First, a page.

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Victoria Leigh

Gambina, if you are actually tucking, then you are not only pushing weigh downward into your legs instead of lifting the weight up out of them, and also limiting movement and extensions. Have you read the pinned topics on alignment that are at the top of this forum?

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tamaram26

My personal experience has been that it is easy to get a nice high extension...at the cost of proper alignment! :o I have heard teachers say, "Oh, sure, you can get your leg up to your ear, but it's not correct!" In other words, extension height is not the priority if your body placement is wrong. For me, height in my extensions is gradually improving as my flexibility improves, but I try to continually remind myself to keep my body properly aligned even if it means lowering the leg slightly.

 

In arabesque especially, I find that when bringing the leg back into a standing position, it is easy to forget about bringing the hips back to a neutral position as well. (Picture the rear sticking out even though the leg has been brought back into, for example, fifth position.) My teacher has us think about bringing the hips back to neutral in one smooth movement as the leg comes in, instead of bringing the leg in and then making an awkward pelvic correction. This could also apply to tendu back.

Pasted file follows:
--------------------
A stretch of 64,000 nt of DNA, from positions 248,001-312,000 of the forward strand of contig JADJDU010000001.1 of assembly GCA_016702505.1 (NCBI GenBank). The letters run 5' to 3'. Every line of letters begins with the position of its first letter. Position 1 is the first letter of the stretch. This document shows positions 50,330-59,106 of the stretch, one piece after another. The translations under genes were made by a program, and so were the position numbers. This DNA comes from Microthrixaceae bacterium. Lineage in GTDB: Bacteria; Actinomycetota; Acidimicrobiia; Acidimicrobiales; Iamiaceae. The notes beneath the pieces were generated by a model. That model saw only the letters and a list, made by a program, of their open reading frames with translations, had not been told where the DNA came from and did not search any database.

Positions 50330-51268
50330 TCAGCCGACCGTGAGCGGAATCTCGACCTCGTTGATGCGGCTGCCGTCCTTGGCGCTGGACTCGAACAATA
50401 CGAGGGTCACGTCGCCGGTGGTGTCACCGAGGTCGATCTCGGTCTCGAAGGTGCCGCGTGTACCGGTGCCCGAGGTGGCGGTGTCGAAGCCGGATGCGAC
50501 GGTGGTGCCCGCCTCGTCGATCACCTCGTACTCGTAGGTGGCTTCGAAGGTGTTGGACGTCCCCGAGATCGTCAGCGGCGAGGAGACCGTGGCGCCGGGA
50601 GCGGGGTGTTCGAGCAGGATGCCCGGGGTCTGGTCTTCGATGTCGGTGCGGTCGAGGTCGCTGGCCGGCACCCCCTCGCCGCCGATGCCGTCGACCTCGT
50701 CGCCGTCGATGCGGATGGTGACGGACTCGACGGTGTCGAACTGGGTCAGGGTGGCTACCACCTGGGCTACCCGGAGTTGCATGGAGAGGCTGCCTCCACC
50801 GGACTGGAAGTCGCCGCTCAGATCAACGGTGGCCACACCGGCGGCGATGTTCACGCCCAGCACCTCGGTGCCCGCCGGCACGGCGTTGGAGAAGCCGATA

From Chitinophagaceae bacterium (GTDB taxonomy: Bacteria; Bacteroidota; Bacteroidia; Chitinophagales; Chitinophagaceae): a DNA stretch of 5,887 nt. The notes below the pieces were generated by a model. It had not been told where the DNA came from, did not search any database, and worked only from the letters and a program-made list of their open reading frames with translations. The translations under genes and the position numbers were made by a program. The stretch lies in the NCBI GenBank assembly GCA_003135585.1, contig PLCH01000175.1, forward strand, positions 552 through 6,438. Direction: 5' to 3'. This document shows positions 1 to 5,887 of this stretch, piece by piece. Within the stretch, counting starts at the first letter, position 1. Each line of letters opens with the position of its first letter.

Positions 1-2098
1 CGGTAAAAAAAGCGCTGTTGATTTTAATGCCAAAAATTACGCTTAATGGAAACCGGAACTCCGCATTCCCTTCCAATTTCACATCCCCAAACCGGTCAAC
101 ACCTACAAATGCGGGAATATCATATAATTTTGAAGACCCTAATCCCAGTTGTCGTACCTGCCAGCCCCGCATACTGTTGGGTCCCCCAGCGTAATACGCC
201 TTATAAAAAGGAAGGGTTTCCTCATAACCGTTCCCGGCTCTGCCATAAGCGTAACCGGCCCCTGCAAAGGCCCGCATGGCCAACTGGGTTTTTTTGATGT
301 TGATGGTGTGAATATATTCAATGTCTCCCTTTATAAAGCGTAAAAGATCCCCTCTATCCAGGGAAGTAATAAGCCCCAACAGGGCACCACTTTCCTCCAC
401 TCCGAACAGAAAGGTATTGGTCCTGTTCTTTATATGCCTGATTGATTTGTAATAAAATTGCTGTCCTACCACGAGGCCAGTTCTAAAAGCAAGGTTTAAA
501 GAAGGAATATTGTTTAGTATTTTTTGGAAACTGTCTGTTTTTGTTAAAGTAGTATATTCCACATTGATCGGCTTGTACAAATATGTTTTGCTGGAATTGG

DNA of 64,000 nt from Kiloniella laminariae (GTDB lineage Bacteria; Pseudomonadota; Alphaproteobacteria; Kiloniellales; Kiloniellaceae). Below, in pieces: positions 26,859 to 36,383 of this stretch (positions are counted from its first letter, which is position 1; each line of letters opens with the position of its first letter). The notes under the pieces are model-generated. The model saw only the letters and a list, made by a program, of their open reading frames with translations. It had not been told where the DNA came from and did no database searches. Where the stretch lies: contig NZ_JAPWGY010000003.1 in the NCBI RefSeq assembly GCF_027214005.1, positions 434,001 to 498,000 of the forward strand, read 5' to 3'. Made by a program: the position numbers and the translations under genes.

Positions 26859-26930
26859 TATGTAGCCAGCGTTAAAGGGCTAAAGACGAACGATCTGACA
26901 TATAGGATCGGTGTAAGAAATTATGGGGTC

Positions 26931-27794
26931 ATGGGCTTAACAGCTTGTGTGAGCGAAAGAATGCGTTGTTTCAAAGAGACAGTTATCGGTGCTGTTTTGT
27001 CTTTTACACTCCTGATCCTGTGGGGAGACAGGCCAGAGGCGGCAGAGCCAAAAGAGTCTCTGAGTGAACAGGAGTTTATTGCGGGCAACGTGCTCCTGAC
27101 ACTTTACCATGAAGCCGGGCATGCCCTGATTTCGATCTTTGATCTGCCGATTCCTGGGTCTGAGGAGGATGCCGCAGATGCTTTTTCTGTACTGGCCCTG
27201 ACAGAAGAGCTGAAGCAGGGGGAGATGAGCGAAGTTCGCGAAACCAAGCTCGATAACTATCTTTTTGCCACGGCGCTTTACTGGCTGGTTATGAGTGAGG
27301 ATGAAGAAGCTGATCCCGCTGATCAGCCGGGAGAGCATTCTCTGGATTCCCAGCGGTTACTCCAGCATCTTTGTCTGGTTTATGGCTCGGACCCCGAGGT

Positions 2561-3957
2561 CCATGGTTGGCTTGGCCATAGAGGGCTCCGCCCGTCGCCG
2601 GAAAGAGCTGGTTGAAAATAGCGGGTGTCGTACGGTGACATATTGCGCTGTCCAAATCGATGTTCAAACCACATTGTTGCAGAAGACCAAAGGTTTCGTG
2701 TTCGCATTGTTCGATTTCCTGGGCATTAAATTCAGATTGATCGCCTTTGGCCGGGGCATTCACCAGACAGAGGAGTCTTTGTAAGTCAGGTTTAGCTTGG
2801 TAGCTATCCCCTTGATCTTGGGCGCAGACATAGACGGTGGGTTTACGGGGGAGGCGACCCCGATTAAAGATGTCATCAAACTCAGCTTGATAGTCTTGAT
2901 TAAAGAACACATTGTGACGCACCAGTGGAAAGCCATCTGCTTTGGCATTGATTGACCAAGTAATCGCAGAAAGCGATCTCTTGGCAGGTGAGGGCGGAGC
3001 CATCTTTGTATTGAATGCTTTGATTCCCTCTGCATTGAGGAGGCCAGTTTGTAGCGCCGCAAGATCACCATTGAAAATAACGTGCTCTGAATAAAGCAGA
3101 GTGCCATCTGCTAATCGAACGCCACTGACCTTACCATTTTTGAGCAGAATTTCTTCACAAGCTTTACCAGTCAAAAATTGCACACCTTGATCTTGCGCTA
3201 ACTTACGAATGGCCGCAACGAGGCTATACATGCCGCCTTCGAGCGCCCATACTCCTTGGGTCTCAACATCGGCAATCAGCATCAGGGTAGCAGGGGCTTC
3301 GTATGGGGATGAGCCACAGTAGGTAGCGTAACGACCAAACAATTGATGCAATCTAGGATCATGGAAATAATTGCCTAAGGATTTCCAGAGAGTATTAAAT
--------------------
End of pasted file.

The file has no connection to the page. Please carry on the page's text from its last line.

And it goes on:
I'm still fairly new to ballet, (only a year and a half of training), but I have struggled with hip alignment and have spent many private lessons working on "feeling" the correct pelvic/hip placement, so I feel your pain! In regard to one of your questions, I'm not sure I have learned anything yet in ballet that justifies "pushing your bottom out". Most of the time, we hear corrections to be careful NOT to push the bottom out.

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LaFilleSylphide